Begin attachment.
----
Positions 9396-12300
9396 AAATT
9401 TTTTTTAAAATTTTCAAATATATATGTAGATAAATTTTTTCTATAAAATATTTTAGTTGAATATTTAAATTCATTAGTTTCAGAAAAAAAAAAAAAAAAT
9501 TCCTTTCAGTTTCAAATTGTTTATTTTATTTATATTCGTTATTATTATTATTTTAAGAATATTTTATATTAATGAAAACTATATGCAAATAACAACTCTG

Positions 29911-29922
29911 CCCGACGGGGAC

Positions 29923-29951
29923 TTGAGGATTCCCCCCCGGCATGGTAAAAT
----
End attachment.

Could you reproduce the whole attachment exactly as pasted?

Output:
Positions 9396-12300
9396 AAATT
9401 TTTTTTAAAATTTTCAAATATATATGTAGATAAATTTTTTCTATAAAATATTTTAGTTGAATATTTAAATTCATTAGTTTCAGAAAAAAAAAAAAAAAAT
9501 TCCTTTCAGTTTCAAATTGTTTATTTTATTTATATTCGTTATTATTATTATTTTAAGAATATTTTATATTAATGAAAACTATATGCAAATAACAACTCTG

Positions 29911-29922
29911 CCCGACGGGGAC

Positions 29923-29951
29923 TTGAGGATTCCCCCCCGGCATGGTAAAAT